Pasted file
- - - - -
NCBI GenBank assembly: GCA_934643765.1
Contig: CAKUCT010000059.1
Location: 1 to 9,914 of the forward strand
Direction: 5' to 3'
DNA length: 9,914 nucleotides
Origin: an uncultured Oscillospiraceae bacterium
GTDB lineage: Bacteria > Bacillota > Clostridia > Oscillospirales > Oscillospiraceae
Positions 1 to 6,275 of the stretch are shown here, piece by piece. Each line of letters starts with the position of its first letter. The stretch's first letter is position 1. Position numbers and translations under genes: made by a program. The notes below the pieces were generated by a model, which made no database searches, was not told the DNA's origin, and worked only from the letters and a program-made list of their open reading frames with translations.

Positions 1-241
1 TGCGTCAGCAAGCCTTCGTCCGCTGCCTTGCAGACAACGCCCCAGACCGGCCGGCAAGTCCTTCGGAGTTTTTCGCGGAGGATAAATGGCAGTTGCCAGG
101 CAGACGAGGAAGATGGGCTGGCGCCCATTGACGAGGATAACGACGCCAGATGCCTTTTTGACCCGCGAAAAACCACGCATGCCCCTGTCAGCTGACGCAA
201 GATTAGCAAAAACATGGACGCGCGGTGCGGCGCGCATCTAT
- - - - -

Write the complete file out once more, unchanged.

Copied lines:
NCBI GenBank assembly: GCA_934643765.1
Contig: CAKUCT010000059.1
Location: 1 to 9,914 of the forward strand
Direction: 5' to 3'
DNA length: 9,914 nucleotides
Origin: an uncultured Oscillospiraceae bacterium
GTDB lineage: Bacteria > Bacillota > Clostridia > Oscillospirales > Oscillospiraceae
Positions 1 to 6,275 of the stretch are shown here, piece by piece. Each line of letters starts with the position of its first letter. The stretch's first letter is position 1. Position numbers and translations under genes: made by a program. The notes below the pieces were generated by a model, which made no database searches, was not told the DNA's origin, and worked only from the letters and a program-made list of their open reading frames with translations.

Positions 1-241
1 TGCGTCAGCAAGCCTTCGTCCGCTGCCTTGCAGACAACGCCCCAGACCGGCCGGCAAGTCCTTCGGAGTTTTTCGCGGAGGATAAATGGCAGTTGCCAGG
101 CAGACGAGGAAGATGGGCTGGCGCCCATTGACGAGGATAACGACGCCAGATGCCTTTTTGACCCGCGAAAAACCACGCATGCCCCTGTCAGCTGACGCAA
201 GATTAGCAAAAACATGGACGCGCGGTGCGGCGCGCATCTAT